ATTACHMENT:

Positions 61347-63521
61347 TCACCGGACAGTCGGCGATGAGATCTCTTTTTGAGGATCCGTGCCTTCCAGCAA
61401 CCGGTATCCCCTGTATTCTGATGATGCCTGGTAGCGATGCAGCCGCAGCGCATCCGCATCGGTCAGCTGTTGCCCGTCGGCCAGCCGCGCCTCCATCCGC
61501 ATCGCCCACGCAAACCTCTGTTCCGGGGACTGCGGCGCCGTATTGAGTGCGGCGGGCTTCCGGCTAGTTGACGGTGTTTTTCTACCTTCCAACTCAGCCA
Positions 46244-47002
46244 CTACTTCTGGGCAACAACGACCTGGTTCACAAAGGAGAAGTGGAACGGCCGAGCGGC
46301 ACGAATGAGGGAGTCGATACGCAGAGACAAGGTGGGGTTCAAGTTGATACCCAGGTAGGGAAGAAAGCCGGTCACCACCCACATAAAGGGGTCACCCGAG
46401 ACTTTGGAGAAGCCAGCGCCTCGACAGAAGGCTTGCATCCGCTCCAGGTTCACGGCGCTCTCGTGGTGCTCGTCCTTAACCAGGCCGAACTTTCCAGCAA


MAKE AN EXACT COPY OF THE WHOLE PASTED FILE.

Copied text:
Positions 61347-63521
61347 TCACCGGACAGTCGGCGATGAGATCTCTTTTTGAGGATCCGTGCCTTCCAGCAA
61401 CCGGTATCCCCTGTATTCTGATGATGCCTGGTAGCGATGCAGCCGCAGCGCATCCGCATCGGTCAGCTGTTGCCCGTCGGCCAGCCGCGCCTCCATCCGC
61501 ATCGCCCACGCAAACCTCTGTTCCGGGGACTGCGGCGCCGTATTGAGTGCGGCGGGCTTCCGGCTAGTTGACGGTGTTTTTCTACCTTCCAACTCAGCCA
Positions 46244-47002
46244 CTACTTCTGGGCAACAACGACCTGGTTCACAAAGGAGAAGTGGAACGGCCGAGCGGC
46301 ACGAATGAGGGAGTCGATACGCAGAGACAAGGTGGGGTTCAAGTTGATACCCAGGTAGGGAAGAAAGCCGGTCACCACCCACATAAAGGGGTCACCCGAG
46401 ACTTTGGAGAAGCCAGCGCCTCGACAGAAGGCTTGCATCCGCTCCAGGTTCACGGCGCTCTCGTGGTGCTCGTCCTTAACCAGGCCGAACTTTCCAGCAA